tom log.tion because he didn’t come in a cerFree eBooks at Planet eBook. he ain’t our nigger. and keeping a whole family scared most to death for days and nights. or he was sold at auc.cause the people that’s always the most anxious for to hang a nigger that hain’t done just right is always the very ones that ain’t the most anxious to pay for him when they’ve got their satisfaction out of him. and give him a cuff or two side the head once in a while.then she flung up her hands. too. but to a big staple drove into the bot. I followed the men to see what they was going to do with Jim. and chained his hands. and making such a raft of 385 . and both legs. So that cooled them down a little. and scattering orders right and left at the niggers and everybody else. but Jim never said nothing. sure. and chained him again. and not to no bed-leg this time. it wouldn’t answer at all. and said he warn’t to have nothing but bread and water to eat after this till his owner come. and the old doctor and Uncle Silas followed after Tom into the house. and flew for the house to get the bed ready. But the others said. thank God! And that’s enough!’ and she snatched a kiss of him. They cussed Jim considerble. don’t do it. The men was very huffy. and he never let on to know me. though. and they took him to the same cabin. as fast as her tongue could go. be. and put his own clothes on him. and says: ‘He’s alive. and his owner would turn up and make us pay for him. and some of them wanted to hang Jim for an example to all the other niggers around there. so they wouldn’t be trying to run away like Jim done. every jump of the way.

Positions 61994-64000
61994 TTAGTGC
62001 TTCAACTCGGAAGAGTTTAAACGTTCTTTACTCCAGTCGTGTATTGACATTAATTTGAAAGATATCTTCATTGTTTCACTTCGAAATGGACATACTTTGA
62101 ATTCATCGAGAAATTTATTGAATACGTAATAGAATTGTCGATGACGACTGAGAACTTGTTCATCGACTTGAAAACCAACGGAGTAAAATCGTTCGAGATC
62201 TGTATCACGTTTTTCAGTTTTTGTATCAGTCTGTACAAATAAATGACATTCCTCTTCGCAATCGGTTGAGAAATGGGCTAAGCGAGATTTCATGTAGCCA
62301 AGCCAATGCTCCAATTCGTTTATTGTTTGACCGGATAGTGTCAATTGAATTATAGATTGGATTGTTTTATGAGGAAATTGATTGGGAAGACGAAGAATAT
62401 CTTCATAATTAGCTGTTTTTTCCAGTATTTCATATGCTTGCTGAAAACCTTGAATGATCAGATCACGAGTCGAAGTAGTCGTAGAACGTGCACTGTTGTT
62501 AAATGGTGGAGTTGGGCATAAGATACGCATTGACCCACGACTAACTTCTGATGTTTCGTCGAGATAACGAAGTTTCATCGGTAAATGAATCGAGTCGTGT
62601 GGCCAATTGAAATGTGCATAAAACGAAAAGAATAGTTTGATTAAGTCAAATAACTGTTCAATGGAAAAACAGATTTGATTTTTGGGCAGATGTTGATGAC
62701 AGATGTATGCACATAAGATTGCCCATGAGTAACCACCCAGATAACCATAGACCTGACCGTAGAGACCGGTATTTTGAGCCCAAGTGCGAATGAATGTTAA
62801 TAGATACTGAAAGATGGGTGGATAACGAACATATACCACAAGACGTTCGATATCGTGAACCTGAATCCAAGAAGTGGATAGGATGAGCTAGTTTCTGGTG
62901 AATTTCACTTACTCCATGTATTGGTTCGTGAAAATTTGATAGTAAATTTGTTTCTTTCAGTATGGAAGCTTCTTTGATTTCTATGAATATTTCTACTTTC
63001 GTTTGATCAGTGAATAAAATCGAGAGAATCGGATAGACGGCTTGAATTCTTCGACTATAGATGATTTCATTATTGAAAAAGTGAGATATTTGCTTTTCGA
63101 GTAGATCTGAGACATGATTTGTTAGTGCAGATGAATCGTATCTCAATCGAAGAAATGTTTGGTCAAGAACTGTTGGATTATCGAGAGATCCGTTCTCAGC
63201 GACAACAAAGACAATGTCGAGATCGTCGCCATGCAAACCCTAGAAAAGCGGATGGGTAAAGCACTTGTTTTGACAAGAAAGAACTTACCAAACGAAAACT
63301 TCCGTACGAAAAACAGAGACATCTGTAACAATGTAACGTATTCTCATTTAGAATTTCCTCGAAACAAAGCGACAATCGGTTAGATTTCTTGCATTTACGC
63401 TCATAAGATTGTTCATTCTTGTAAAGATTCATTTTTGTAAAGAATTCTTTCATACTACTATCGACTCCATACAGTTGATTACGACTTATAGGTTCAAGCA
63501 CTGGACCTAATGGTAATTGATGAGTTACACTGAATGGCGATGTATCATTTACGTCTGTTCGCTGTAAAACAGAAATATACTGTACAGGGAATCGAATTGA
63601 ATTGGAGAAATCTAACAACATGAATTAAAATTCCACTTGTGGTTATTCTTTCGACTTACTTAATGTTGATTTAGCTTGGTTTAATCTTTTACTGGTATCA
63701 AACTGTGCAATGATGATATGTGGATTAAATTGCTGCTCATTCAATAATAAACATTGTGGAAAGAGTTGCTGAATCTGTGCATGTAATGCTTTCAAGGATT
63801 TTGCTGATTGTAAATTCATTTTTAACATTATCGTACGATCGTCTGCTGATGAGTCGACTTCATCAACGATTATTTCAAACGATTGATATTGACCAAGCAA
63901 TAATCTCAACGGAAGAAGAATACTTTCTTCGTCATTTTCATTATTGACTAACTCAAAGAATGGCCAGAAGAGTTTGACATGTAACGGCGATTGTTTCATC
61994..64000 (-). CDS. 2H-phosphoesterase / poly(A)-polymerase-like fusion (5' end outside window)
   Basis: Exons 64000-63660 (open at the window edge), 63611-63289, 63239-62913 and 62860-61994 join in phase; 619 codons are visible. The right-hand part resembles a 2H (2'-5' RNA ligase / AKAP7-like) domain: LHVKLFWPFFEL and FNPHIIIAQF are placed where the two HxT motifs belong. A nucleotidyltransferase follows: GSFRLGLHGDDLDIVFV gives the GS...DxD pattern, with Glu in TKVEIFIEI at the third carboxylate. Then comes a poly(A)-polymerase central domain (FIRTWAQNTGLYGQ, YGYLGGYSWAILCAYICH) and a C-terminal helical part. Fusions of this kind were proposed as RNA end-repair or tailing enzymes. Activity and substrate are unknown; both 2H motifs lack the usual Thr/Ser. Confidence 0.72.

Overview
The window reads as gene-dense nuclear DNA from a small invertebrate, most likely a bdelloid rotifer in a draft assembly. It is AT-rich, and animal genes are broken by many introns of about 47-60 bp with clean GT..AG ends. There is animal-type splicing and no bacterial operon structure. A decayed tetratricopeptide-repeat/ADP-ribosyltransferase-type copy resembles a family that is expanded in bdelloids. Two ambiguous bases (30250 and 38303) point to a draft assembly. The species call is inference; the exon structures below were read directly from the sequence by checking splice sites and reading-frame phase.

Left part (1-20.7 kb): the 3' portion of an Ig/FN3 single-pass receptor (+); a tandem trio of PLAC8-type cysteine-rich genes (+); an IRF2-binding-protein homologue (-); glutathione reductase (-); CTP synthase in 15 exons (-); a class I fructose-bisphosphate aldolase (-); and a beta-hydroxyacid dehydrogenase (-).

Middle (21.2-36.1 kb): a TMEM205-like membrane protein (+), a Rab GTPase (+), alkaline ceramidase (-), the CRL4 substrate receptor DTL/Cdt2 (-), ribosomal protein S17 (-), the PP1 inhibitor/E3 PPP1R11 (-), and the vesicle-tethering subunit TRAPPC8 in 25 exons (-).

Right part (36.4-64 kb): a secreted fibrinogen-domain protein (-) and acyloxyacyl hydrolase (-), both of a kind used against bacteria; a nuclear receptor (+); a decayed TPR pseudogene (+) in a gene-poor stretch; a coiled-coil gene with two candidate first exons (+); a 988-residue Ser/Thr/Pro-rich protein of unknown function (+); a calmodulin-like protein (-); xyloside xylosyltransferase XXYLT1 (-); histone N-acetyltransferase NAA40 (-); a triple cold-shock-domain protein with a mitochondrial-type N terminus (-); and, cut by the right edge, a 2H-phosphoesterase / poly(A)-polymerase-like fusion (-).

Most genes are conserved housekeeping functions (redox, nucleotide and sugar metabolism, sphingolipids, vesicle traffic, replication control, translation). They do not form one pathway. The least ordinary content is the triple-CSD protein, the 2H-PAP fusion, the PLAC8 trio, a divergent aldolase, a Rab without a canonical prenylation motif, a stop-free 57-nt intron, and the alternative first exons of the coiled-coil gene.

and wouldn’t let me come a-nigh him any more. and said a couple of farmers with guns must stand watch around about the cabin every night. too. Of course I judged he must be a runaway nigger. I tell you! I had a couple of patients with the chills. and no end of wild foolishness like that. and he got a little worse and a little worse. I tell 386 The Adventures of Huckleberry Finn . and he warn’t in no condition for me to leave to go and get help. and I never see a nigger that was a better nuss or faithfuller. and of course I’d of liked to run up to town and see them. and yet never a skiff come close enough for me to hail. and the minute I says it out crawls this nigger from somewheres and says he’ll help. I got to have HELP somehow. When I got to where I found the boy I see I couldn’t cut the bullet out without some help. and I see I couldn’t do anything at all with him. and said if I chalked his raft he’d kill me. and done it very well. and yet he was risking his freedom to do it. and there I WAS! and there I had to stick right straight along all the rest of the day and all night. and about this time they was through with the job and was tapering off with a kind of generl good-bye cussing. It was a fix. but I dasn’t. and says: ‘Don’t be no rougher on him than you’re obleeged to. and was all tired out. So there I had to stick plumb until daylight this morning. so I says. because the nigger might get away.tain length of time. and after a long time he went out of his head. and filled up our hole. because he ain’t a bad nigger. and I see plain enough he’d been worked main hard lately. and then I’d be to blame. and he done it. and then the old doctor comes and takes a look. too. and a bulldog tied to the door in the daytime. I liked the nigger for that.